Everyone’s talking about eye-tracking, neuroscience, fMRIs etc… It’s as though we’ve gotten our mits onto a fabulous new car and just can’t wait to push our foot to the floor to see how fast she’ll go.
Money, money, money…
But exactly how excited should be we about this new field and its technology? Whilst it’s fun and interesting to see which parts of your brain light up when you’re exposed to different stimuli, we’re still a long, long way off from conceiving a unified theory of the brain. And yet marketing, advertising and film companies are coming in their droves to plug in, light up and sell out.
Neuroscience – a tool in its infancy
I’m not saying that there’s no use to this technology – I think it’s a fascinating field and one that could potentially lead to breakthroughs in the way in which we understand the brain and that more nebulous entity, the mind. But it is still very much a tool in its infancy. Consider the fact that our best marker for the perceived ‘effectiveness’ of a film is obtained by measuring parts of the brain active during attention, memory formation and emotion. This sounds good, right? Well yes, it’s interesting, but it doesn’t tell us much. The only thing these EEG and fMRI scans are measuring is localised activity, and even then in order to get any true understanding of the detail of what someone is experiencing, you’re more likely to get a better read from measuring their levels of neurotransmitters (for example a simple spit test to measure its cortisol content can give you a pretty accurate reading of the level of stress someone is under).
Never mind the fact that in order to measure our brain activity we’re having to be placed in artificial environments in order to take these measurements, a potentially confounding variable which could have a significant impact on the actual readings taken – especially if in an fMRI machine, a confined space that tends to elicit psychological discomfort from most of us. Furthermore, there are some parts of the brain that are active 30-40% of the time (like the programs that run in the background on your laptop), which don’t specifically relate to your levels of attention or emotion. To cite a causal relationship would be negligent at best.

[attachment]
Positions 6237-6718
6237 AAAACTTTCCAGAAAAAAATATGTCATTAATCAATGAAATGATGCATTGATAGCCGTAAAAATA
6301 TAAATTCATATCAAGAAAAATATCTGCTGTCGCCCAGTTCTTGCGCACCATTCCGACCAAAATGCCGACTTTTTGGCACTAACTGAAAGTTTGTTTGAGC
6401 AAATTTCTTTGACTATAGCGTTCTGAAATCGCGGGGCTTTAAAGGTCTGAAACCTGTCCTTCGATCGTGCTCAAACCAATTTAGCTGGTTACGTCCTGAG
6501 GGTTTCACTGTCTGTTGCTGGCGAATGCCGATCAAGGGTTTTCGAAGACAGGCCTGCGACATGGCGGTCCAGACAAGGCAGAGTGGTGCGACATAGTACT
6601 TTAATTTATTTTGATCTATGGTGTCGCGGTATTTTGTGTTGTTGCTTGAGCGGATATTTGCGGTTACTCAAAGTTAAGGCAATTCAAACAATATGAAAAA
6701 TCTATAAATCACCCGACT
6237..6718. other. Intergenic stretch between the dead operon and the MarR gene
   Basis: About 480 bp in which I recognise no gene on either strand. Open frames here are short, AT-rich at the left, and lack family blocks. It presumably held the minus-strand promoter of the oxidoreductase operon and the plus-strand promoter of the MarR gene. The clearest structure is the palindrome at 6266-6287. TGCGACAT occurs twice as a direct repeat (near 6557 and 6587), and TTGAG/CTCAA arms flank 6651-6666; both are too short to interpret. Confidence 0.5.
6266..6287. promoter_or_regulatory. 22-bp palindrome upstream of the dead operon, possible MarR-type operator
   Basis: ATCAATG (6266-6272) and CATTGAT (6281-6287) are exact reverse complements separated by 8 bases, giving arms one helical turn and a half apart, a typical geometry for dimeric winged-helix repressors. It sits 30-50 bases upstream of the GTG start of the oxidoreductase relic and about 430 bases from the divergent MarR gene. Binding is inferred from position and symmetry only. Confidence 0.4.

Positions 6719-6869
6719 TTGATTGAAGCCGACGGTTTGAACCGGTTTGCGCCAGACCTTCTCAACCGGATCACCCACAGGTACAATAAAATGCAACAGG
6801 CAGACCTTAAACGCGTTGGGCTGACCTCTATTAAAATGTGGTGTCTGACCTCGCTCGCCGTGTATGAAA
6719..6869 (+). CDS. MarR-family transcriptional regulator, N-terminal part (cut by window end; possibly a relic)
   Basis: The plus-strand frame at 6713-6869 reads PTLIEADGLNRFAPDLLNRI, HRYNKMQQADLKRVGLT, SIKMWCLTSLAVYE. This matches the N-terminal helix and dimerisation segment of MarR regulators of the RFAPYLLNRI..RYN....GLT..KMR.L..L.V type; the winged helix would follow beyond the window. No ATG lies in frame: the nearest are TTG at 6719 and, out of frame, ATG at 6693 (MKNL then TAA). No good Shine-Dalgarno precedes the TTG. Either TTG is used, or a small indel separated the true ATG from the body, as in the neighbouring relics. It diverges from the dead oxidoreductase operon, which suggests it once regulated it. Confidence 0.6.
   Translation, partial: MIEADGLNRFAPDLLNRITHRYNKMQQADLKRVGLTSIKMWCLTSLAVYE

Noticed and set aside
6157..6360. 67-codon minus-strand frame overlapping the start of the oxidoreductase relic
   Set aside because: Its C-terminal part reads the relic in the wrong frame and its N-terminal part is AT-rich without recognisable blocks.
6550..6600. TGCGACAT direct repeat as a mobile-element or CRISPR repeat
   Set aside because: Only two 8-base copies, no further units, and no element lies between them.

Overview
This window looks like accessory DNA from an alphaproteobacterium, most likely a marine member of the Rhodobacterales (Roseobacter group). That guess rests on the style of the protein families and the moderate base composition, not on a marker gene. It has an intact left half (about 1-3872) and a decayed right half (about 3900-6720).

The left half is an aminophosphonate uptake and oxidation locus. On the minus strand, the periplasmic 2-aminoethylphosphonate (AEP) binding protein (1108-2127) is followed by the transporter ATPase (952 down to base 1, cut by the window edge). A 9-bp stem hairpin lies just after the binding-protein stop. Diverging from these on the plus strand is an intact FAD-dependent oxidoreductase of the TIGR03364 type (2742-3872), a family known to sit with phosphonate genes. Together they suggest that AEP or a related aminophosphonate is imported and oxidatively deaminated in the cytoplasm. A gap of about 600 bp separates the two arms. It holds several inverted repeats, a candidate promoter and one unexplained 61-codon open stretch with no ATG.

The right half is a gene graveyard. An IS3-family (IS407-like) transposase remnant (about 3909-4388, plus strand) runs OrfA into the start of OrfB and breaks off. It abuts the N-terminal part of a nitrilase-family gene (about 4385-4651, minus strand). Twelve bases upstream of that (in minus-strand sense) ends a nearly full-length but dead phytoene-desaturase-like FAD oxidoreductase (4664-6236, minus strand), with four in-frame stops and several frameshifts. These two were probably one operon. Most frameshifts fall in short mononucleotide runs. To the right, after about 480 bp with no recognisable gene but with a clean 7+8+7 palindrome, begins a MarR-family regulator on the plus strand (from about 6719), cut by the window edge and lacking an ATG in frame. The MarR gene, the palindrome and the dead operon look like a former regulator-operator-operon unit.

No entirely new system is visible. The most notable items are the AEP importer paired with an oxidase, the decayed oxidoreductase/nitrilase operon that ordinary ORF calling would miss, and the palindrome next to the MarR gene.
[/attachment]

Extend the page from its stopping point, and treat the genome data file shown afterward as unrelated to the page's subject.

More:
Filling in the blanks
There’s really only so much actual information you can gather by monitoring in real time the brain’s general activity levels in response to a stimulus, such as watching a movie. A real-time scan can pinpoint particular scenes or moments that people respond with spiked activity or interest, but whether that interest or level of engagement can be deciphered into something more meaningful, such as the emotion of repulsion, disgust or morbid curiosity remains to be seen.